- Extremists pose a threat if they return home, president says
- Ex-Soviet states should coordinate terrorism fight, Putin says
President Vladimir Putin said 5,000 to 7,000 people from Russia and states of the former Soviet Union have joined the ranks of Islamic State.
Those who’ve left to fight for Islamic State “can’t be allowed to apply later on at home the experience they are gaining today in Syria,” Putin told a Commonwealth of Independent States summit of ex-Soviet republics in Astana, Kazakhstan, on Friday. Russia considered it a “duty to take concrete action in the fight against the so-called Islamic State and other radical groups in Syria.”
Russia is in talks with Saudi Arabia, the United Arab Emirates, Egypt, Jordan, Israel and other countries about its campaign of air strikes in support of Syrian President Bashar al-Assad that began Sept. 30, Putin said. It is also trying to “establish cooperation” with the U.S. and Turkey, while CIS states should provide for an effective regional center to coordinate the fight against extremism.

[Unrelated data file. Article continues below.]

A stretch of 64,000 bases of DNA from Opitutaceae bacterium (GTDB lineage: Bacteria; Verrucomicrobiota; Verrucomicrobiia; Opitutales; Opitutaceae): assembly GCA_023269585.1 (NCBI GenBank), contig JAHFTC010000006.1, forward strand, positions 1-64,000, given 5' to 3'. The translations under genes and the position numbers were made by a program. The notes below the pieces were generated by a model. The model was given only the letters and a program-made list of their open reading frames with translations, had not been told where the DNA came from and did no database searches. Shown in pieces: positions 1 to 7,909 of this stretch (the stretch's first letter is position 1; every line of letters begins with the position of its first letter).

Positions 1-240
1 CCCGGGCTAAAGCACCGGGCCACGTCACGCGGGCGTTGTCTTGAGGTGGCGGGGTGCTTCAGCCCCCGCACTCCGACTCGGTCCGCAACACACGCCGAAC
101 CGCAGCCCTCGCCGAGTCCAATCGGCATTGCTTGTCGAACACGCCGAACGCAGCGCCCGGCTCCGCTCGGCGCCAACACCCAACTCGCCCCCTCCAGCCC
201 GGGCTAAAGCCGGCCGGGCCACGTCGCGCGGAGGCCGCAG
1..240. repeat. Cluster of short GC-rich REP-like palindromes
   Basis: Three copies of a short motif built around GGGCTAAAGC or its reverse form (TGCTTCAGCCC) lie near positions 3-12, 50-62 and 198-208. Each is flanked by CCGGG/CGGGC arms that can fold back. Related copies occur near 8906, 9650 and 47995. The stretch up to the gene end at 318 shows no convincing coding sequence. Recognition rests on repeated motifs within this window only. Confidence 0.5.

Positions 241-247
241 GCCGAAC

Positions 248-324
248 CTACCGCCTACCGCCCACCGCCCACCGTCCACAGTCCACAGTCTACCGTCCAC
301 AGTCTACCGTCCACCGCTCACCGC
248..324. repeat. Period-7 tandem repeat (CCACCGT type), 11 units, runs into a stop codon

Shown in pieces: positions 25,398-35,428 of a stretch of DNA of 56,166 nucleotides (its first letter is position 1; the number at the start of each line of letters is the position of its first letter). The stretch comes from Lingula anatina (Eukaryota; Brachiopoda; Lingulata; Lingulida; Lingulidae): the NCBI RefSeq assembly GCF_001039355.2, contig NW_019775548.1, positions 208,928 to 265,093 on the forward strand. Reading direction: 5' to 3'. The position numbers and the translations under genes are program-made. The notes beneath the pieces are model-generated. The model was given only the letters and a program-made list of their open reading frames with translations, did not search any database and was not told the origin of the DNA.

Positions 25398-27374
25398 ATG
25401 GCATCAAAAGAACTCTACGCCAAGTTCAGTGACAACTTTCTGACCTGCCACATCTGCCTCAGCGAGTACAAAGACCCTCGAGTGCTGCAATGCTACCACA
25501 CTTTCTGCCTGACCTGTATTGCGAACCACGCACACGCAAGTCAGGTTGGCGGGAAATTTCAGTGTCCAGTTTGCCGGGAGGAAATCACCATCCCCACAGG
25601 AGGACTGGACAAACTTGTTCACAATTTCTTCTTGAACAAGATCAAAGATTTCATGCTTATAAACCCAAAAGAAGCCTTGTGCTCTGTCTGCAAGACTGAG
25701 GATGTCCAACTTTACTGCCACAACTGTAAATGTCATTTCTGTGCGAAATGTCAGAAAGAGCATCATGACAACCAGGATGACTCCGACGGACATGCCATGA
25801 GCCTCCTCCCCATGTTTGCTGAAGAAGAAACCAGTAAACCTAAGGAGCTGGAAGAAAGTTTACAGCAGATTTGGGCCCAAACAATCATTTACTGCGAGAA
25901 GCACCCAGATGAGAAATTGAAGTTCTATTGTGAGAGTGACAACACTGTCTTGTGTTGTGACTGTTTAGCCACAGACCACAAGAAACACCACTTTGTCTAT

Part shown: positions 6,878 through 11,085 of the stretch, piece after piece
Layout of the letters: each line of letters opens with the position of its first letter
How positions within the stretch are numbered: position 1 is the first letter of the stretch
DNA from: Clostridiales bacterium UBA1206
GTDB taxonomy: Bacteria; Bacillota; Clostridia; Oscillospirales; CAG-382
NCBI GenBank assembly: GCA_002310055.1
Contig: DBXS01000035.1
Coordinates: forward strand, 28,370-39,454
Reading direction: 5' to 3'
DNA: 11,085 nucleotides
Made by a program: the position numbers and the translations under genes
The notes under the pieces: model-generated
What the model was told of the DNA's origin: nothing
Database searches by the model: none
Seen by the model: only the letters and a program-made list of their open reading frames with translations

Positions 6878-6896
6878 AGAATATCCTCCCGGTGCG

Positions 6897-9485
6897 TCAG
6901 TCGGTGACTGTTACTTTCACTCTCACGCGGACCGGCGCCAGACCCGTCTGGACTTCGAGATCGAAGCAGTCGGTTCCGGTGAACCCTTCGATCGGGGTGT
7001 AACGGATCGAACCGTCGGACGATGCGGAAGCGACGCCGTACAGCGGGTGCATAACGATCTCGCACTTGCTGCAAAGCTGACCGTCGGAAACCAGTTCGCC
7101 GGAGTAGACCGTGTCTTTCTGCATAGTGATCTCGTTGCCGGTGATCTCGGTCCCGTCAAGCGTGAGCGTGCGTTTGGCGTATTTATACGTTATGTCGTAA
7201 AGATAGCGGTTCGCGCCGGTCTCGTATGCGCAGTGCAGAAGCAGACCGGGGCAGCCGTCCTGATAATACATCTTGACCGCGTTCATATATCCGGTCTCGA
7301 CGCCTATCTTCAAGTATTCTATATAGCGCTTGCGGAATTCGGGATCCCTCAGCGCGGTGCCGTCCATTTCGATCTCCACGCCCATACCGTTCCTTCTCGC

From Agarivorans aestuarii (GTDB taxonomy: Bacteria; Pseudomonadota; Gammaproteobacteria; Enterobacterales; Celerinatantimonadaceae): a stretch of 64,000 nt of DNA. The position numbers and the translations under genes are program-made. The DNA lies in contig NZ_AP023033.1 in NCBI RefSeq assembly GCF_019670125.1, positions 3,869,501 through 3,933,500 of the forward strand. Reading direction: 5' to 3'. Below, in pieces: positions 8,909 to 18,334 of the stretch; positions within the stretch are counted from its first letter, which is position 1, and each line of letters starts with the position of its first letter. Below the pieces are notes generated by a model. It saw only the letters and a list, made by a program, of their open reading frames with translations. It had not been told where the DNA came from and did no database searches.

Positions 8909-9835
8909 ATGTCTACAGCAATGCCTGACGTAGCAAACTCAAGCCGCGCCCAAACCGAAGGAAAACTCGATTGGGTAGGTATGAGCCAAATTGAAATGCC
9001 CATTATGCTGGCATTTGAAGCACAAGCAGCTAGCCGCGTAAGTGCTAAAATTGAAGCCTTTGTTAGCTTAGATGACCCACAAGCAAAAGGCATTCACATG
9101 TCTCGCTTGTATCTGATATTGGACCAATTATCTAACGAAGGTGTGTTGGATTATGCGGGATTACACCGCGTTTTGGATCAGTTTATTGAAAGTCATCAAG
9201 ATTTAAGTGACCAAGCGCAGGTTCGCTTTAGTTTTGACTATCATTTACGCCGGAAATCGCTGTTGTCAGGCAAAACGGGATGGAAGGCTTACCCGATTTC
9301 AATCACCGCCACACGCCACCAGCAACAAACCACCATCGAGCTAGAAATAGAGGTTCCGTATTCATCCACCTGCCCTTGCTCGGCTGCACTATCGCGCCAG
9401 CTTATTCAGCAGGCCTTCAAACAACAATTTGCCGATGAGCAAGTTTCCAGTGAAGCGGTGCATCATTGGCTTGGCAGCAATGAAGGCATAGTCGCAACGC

A task force to strengthen the external borders of CIS member states would also enhance efforts to combat terrorism, drug-trafficking and other crime under a proposed cooperation program for 2016-2020, Putin said.
Russia can’t be left to lead efforts to end Syria’s civil war, which requires “a global and comprehensive strategy” involving a “large international coalition,” Italian Prime Minister Matteo Renzi said in an interview late Thursday after a European Union summit in Brussels. “I believe that it is important to involve Russia in this coalition, but it would be a mistake to leave only Russia to lead this strategy,” he said.
Russian Foreign Minister Sergei Lavrov and U.S. Secretary of State John Kerry held phone talks on Syria on Thursday, after Putin criticized American policy as weak and lacking objectives. Kerry countered that Russia must make “good on its commitment, repeated many times, to help” the U.S.-led, 65-member, coalition that’s also fighting against Islamic State.
“It would be totally self-defeating to the point of farce to try at the same time to prop up Bashar al-Assad and his murderous regime, which seems to be precisely what Moscow wants to do,” Kerry said Thursday in a speech at Indiana University’s School of Global and International Studies in Bloomington, Indiana.